MARIO NOBILO (Croatia) said that the Dayton accords would become valid upon the expected mutual recognition of the successor States of the former Yugoslavia next month. With the accords and mutual recognition, the biggest
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policy obstacles to a lasting and just peace in the region had been overcome. Agreement had been achieved because the Council's sanctions regime against the Federal Republic of Yugoslavia (Serbia and Montenegro) had fulfilled its intentions; because the joint Croatian/Bosnian offensives and later the North Atlantic Treaty Organization (NATO) intervention had created new realities on the ground; and because of the new leadership role assumed by the United States.
For years, he said, Croatia had argued that NATO was the only institution that could impose peace in the region and make reconciliation and economic reconstruction profitable. Thanks to the leadership of the United States and the efforts of the European Union and the Russian Federation, a negotiated settlement, an implementation force and remedies for horrible crimes had been achieved.
At Dayton, Croatia had made the largest compromise, he said. The Dayton accords had offered many promises and commitments. About 125,000 non-Serb Croatian citizens who had been ethnically cleansed from the occupied Vukovar region since 1991, would never forgive the international community if they were still displaced one year from now.
Only four months ago the Bihac safe area had been on the verge of being overrun. Europe was about to face another 200,000 Bosnian refugees, and a possible repeat in Bihac of the Srebrenica massacre. The balance of power established by the Croatian Army could secure peace and stability in the region, but only if NATO and the international community fulfilled their promises and commitments to Bosnia and Herzegovina and to Croatia. The occupied Vukovar region of Croatia should be no more or less important than the occupied parts in Bosnia if lasting peace in the region was to be achieved.
Over the past four years, Croatia had played a constructive role in the region, he said. Its strategic and humanitarian assistance to the Bosnian Muslim community had never been acknowledged by the Council.
Croatia supported the draft resolutions before the Council and hoped that the sanctions relief resolution would send a message to the Serbian people that the world was not against them. The sanctions regime had been a just and necessary mechanism to make the Serbian leadership accept responsibility for the ills they had brought upon other peoples and their own ethnic kin in Croatia and Bosnia and Herzegovina. Regarding paragraphs 5 and 6 of the resolution, Croatia understood that the Federal Republic of Yugoslavia (Serbia and Montenegro) would be prevented from transferring and using common funds of successor States of the dissolved Socialist Federal Republic of Yugoslavia, until an agreement on succession and distribution of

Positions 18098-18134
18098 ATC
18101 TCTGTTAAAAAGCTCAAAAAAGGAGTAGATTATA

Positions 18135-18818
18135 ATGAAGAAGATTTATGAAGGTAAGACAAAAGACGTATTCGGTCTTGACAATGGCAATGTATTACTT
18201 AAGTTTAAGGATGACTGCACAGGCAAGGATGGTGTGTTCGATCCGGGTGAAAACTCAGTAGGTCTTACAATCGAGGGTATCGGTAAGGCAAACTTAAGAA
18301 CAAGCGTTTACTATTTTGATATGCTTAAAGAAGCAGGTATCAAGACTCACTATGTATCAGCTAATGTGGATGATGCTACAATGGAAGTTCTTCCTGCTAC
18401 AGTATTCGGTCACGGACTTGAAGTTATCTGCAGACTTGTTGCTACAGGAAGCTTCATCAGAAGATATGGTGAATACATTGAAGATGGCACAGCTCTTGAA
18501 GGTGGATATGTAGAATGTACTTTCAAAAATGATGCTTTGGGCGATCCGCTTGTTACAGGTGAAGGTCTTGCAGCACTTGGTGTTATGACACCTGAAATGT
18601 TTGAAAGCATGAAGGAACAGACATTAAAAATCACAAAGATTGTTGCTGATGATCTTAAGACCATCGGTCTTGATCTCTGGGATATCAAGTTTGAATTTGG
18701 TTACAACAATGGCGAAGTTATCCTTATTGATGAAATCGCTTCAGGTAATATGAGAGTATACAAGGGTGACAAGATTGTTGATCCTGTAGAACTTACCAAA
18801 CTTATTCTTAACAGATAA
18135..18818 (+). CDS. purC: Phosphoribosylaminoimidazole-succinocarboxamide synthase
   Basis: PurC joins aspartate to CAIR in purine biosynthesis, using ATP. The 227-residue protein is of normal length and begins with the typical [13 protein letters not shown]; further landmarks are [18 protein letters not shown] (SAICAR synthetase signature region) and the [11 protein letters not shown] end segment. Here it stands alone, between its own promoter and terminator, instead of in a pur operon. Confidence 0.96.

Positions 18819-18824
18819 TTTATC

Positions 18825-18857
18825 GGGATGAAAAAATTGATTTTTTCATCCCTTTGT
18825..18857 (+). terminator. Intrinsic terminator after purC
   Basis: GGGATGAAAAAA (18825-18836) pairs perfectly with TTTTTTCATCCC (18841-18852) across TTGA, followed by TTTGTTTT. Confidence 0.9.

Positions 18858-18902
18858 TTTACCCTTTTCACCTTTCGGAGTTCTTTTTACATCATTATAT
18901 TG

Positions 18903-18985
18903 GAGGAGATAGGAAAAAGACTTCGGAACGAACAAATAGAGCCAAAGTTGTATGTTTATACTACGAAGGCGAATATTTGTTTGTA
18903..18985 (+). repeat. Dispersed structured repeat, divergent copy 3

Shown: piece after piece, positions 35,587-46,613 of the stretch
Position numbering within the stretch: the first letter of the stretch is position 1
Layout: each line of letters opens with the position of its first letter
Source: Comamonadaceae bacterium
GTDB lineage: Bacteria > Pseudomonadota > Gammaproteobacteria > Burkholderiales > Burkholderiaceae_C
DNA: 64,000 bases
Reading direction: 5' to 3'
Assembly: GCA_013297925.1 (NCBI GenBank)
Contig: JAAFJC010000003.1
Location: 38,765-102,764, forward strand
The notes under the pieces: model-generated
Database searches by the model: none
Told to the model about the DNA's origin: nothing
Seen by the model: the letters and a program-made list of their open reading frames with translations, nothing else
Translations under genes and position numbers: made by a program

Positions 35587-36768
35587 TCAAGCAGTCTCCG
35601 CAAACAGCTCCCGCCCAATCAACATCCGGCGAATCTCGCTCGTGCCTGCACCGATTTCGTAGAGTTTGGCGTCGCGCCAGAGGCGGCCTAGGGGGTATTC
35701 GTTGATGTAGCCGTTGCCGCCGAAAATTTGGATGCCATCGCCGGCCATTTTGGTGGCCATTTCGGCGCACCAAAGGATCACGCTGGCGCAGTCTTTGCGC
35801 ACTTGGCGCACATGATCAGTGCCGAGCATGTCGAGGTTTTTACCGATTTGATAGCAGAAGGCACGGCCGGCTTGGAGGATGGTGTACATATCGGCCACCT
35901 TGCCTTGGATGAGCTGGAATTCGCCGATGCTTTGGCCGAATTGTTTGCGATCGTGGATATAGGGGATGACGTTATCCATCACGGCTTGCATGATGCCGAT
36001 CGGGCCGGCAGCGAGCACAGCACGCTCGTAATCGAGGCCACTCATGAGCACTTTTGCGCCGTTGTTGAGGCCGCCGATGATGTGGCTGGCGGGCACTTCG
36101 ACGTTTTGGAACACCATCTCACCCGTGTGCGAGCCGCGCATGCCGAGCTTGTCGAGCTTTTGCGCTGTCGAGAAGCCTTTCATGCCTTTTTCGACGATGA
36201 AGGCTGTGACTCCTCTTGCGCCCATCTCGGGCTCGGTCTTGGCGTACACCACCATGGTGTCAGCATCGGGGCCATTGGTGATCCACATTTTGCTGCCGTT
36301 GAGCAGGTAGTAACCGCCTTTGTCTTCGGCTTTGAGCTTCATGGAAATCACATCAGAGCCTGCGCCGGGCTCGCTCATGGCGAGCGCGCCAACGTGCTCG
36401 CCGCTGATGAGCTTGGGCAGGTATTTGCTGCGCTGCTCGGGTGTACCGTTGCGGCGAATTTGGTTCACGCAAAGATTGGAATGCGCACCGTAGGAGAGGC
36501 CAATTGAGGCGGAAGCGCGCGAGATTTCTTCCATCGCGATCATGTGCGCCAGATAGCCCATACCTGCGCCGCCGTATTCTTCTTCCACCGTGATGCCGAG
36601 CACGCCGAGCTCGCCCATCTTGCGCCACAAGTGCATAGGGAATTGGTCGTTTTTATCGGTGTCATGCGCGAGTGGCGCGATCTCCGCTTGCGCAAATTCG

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common assets was reached among all successor States and approved by the Council. Any unfreezing and misuse of funds by governments and international financial institutions could nullify the succession negotiations, and the Peace Agreement. The Council should endorse the existing succession and asset distribution agreement proposed by the European Union and the Russian Federation.
Croatia hoped that the resolution lifting the arms embargo would achieve a balance of power in the region, and not become a source of new instability. Croatia called for prudent use of that resolution, within a broader framework of collective security arrangements in Europe.
Croatia especially welcomed the third draft resolution related to the Dayton accords which endorses the Basic Agreement on Eastern Slavonia, Baranja and Western Sirmium, and reaffirmed that those areas were an integral part of Croatia. The Basic Agreement had been the first accord achieved in Dayton, setting up later accords that completed the package arrangement for the region as a whole. That resolution was needed to define the new implementation force for Croatia. That force should be established as quickly as possible, and should have a Chapter VII mandate, with clearly defined military and civilian roles, as called for in the Erdut Basic Agreement and the preceding Erdut Principles. Those two documents, both of which were equally valid, would eliminate any misunderstandings or lack of information.
He went on to say that the Erdut Principles had left no ambiguity about the structure of the transitional authority and the new police force. The Agreement eliminated the legal and security vacuum in the occupied Vukovar region by reinstating Croatian law, social and utility services, and border controls throughout the region; and called for the timely return of displaced persons and refugees prior to local elections. It required that the region must be demilitarized in 30 days. The only elements to be decided are related to economic reconstruction, especially in the levelled city of Vukovar, and the division of responsibility between the military and civilian component of the transitional implementation mechanism.